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Discipline: LD/Endurance, CMO, Trail Rider, Cartoonist, Writer, Co-Director/ Green Bean Endurance

February 2, 2014

People Come, People Go, and Expectations Are Sometimes Skewed

Coming into the sport and the organization of AERC (American Endurance Ride Conference) I had a totally different mindset of what and who AERC is, what AERC does, and how they might relate to me.  To lay the slate clean these were some of my beliefs or at least a mindset I was wrapping around the organization:

*The people at the rides represent AERC

*How I'm treated or perceived at a ride is a representation of how AERC feels about "me" participating in the sport

*AERC sets the ride fees

*AERC gets the ride fees

*Other out of ignorance newbie-ideas

Now before anyone's drawers get into a twist, it took me awhile to figure out that I was confused about these things.  They might have been my perception, but there was at best only a partial truth to any of those things.

Let's take the first one:  The people at the rides represent AERC

Fact:  Some, part, or most of the riders at an AERC sanctioned ride are AERC members.  They are there doing just exactly what you are doing there, planning to ride their horse successfully from point A to point B.  The stress that you might be feeling, they probably feel as well unless they've been around so long that they are immune.  So though a fair percentage of members are there riding, they are not the powers that be within the organization.  Depending where you ride they might be holding an AERC office, or sitting on a committee, but none of that has much to do with the ride itself other than rule making, and sanctioning, and such.  So what you have is a great big bunch of people at a ride who have a membership card like you do.  Though you hope they would represent the sport well, they are people.  There are nice ones, helpful ones, crotchety grousers,  introverts, extroverts, occasionally a downright weirdo (it is entirely possible that I fit into the last category).  A certain personality type (quiet, introverted) will find it very difficult to "fit in".  Doesn't mean they don't belong, can't belong, it is just harder.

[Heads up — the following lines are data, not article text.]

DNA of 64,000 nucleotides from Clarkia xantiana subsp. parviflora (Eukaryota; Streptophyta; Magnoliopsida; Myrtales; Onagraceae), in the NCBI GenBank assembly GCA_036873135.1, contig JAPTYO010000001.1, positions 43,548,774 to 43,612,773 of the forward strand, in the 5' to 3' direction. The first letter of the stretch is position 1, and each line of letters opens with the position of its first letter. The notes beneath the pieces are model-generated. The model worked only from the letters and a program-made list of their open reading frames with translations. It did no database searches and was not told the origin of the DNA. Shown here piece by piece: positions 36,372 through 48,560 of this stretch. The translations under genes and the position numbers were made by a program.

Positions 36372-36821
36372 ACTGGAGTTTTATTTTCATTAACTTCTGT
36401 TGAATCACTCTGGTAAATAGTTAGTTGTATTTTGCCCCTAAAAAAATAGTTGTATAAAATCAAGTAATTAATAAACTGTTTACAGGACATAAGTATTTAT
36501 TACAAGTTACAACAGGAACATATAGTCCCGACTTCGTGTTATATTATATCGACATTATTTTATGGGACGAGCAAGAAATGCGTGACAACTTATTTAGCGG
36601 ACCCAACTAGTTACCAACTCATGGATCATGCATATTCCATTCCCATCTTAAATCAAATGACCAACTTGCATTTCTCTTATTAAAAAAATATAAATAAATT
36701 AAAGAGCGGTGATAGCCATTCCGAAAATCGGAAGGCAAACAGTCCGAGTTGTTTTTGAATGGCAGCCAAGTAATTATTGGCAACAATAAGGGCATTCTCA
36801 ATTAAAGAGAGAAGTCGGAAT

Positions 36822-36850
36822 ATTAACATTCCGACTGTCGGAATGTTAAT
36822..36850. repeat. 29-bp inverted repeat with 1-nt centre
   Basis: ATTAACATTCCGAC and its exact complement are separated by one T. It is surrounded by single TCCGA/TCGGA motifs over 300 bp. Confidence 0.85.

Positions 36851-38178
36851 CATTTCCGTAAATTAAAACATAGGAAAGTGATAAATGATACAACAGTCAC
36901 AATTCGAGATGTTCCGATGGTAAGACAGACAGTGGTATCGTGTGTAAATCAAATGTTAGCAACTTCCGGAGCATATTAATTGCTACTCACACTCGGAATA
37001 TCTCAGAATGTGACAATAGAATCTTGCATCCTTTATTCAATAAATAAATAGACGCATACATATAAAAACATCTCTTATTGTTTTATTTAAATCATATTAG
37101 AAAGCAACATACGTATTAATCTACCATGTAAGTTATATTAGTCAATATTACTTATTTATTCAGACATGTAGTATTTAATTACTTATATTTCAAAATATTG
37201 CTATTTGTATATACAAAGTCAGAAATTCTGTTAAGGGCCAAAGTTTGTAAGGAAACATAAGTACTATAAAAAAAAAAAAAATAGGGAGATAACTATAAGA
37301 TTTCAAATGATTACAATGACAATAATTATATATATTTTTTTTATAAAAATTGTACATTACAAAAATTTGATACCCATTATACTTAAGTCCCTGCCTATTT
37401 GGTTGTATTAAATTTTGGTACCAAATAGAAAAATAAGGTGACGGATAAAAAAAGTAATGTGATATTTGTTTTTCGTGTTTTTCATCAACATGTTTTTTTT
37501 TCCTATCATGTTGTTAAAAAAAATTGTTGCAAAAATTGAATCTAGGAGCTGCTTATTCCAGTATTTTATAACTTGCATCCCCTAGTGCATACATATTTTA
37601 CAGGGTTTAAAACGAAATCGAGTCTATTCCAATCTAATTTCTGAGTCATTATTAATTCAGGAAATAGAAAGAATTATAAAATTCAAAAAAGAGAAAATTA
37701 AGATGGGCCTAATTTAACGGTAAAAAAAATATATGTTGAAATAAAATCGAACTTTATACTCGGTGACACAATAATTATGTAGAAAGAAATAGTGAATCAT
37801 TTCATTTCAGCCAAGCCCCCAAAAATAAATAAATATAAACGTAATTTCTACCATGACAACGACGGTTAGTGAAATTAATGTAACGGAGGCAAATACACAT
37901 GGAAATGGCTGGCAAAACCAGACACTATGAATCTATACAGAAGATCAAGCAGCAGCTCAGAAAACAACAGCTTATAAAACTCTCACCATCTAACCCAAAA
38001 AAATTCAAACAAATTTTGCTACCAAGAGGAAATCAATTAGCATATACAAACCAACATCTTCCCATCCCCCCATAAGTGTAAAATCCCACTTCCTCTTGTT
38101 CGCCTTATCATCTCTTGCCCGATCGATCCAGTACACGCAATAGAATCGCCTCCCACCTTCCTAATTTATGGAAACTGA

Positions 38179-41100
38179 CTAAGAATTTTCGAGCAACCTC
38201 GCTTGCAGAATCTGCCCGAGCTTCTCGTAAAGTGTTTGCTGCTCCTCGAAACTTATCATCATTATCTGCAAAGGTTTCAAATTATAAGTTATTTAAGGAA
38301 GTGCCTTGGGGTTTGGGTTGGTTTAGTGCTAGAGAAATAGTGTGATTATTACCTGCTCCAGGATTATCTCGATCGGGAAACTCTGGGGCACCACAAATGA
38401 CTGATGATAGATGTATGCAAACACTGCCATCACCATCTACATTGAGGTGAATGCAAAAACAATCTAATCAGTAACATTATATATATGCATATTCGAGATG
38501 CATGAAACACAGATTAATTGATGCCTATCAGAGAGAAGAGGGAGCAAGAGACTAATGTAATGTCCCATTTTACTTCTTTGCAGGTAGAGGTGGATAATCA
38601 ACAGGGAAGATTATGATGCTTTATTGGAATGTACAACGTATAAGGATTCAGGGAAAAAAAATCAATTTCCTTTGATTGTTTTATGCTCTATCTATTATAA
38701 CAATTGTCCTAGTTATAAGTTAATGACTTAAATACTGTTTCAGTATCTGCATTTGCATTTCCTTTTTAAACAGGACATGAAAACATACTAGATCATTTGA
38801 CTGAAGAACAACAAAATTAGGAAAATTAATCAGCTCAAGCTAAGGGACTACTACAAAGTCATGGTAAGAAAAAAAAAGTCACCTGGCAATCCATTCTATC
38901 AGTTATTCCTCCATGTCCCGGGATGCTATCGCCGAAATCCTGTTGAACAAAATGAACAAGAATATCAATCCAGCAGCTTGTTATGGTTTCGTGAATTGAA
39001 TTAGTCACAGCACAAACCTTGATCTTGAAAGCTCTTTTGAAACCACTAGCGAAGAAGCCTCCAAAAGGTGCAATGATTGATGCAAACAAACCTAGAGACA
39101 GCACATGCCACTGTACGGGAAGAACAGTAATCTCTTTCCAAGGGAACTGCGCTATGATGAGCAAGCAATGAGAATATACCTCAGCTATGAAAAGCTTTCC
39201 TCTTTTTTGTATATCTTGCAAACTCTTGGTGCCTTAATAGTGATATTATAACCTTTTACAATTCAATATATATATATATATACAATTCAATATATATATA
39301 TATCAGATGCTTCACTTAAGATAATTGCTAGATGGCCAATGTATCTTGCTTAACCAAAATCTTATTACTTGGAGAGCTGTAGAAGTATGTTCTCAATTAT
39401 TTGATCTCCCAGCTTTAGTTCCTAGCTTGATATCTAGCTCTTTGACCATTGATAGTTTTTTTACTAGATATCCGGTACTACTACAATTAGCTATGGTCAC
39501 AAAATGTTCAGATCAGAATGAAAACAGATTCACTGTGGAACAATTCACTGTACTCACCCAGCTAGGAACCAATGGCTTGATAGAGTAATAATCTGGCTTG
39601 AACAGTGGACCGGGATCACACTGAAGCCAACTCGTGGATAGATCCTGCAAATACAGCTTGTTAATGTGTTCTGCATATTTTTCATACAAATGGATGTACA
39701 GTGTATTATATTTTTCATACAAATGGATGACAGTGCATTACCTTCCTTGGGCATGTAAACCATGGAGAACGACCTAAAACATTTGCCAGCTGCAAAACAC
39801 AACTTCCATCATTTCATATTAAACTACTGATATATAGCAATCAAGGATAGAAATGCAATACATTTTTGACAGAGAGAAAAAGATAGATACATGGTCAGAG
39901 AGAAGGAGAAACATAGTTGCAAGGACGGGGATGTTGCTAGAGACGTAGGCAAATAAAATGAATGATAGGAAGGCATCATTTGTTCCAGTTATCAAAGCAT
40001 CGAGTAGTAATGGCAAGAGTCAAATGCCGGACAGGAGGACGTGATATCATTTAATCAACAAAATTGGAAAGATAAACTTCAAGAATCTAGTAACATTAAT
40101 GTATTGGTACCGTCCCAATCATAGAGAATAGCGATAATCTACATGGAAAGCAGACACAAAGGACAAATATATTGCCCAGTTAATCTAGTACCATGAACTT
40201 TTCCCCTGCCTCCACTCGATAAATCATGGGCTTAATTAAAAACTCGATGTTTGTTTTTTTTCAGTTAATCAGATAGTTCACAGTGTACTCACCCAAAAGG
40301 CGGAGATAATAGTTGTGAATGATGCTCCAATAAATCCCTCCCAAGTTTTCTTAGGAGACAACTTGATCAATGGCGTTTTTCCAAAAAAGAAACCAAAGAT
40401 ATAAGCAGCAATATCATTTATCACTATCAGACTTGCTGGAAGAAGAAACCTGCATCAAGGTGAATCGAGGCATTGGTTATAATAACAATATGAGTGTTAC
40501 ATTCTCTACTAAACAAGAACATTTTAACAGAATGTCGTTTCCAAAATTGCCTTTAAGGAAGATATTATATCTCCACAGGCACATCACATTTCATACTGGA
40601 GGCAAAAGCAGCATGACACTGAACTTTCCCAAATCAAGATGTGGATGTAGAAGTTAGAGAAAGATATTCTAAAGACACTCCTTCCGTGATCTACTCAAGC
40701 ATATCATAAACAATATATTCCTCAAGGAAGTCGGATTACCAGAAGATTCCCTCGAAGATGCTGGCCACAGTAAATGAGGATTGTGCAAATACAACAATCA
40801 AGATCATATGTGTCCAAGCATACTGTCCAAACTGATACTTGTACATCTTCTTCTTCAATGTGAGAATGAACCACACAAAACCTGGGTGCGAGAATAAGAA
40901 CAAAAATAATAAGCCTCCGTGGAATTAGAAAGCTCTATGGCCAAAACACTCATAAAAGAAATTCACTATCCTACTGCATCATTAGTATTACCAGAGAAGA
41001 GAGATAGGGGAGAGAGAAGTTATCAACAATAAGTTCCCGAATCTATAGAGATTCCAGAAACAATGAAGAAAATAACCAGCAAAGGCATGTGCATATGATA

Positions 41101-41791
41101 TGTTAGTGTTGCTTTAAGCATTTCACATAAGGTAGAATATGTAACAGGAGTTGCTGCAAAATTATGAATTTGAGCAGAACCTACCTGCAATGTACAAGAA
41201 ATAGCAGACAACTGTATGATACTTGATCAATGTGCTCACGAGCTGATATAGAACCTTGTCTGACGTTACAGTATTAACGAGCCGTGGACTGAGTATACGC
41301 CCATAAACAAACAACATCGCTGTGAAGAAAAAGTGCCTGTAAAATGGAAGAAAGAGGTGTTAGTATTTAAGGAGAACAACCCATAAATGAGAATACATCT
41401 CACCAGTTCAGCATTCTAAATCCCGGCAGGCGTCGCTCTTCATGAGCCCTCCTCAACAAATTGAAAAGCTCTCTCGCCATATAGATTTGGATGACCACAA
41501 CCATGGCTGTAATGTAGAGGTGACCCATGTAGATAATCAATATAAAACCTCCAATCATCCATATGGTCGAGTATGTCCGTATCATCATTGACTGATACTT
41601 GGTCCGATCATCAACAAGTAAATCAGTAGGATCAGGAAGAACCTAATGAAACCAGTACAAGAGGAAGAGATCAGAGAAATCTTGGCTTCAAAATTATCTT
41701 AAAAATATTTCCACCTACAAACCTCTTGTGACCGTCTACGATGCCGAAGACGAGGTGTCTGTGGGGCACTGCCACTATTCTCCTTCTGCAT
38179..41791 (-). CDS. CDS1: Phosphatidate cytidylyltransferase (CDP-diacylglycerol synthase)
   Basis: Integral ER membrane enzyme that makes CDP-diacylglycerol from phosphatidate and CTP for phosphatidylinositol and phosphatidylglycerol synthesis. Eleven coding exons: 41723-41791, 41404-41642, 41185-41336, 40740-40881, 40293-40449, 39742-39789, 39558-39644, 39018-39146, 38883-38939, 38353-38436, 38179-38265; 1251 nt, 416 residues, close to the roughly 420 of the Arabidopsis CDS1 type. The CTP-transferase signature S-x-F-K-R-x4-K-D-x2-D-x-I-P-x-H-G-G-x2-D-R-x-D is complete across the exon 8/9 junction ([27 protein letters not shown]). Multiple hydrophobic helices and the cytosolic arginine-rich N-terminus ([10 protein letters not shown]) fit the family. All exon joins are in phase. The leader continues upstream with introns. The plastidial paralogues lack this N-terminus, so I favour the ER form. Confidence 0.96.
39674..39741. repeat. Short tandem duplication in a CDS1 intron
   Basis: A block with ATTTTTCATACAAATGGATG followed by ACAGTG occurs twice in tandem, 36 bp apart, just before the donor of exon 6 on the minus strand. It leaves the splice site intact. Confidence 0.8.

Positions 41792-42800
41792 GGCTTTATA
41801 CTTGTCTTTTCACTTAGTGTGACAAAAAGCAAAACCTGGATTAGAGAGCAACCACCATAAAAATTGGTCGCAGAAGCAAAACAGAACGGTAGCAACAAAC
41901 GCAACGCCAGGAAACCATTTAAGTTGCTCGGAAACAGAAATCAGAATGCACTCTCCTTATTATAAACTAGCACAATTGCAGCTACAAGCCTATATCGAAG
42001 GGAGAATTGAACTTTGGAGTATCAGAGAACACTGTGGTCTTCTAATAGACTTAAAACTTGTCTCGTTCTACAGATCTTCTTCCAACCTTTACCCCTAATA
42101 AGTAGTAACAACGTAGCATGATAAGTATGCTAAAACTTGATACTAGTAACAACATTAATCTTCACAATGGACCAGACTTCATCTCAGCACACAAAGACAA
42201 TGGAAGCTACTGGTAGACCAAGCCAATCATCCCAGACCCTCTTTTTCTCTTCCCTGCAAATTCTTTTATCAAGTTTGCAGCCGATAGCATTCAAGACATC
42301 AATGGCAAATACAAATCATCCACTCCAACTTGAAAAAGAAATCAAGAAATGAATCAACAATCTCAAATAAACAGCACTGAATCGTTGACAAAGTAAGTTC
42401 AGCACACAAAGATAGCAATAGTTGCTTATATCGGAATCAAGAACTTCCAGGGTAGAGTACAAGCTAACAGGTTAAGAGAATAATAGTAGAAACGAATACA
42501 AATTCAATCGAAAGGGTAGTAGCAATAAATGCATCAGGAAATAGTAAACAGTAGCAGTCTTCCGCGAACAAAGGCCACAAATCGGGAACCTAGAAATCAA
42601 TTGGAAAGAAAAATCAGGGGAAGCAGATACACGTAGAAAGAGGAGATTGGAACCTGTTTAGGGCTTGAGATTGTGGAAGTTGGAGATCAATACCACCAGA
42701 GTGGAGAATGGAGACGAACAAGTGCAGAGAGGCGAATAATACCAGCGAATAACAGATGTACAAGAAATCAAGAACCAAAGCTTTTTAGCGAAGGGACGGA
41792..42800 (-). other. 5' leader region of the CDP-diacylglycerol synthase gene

Now lets get down to how you are treated at a ride.

AERC as an organization has little to do with that.  Depending on where you go and who you run across, there are going to be some cranky pants out there.   Try not to be wounded, and honestly as long as you can keep those type out of your camp site, and avoid them on trail, you will be fine.  They have a problem.  Let me restate that...THEY HAVE A PROBLEM.  Too bad, so sad.   Don't waste any emotional energy on it, go feed your horse a carrot.

AERC sets ride fees.

No---ride managers set fees, ride managers put up the money for the ride, and take the financial risk for the ride.  Be very nice to those people.

AERC gets the ride fees.

No---ride managers get the fees except for whatever portion that has to go to AERC such as non-member fees, sanctioning, insurance,  or whatever.  Yes AERC gets something, but the ride manager is collecting fees to pay for the expenses of the rides.  I have no idea what they end up with for all their hard work in the end, hopefully something for dealing with all those people (many a bit stressed out).

 And many other things...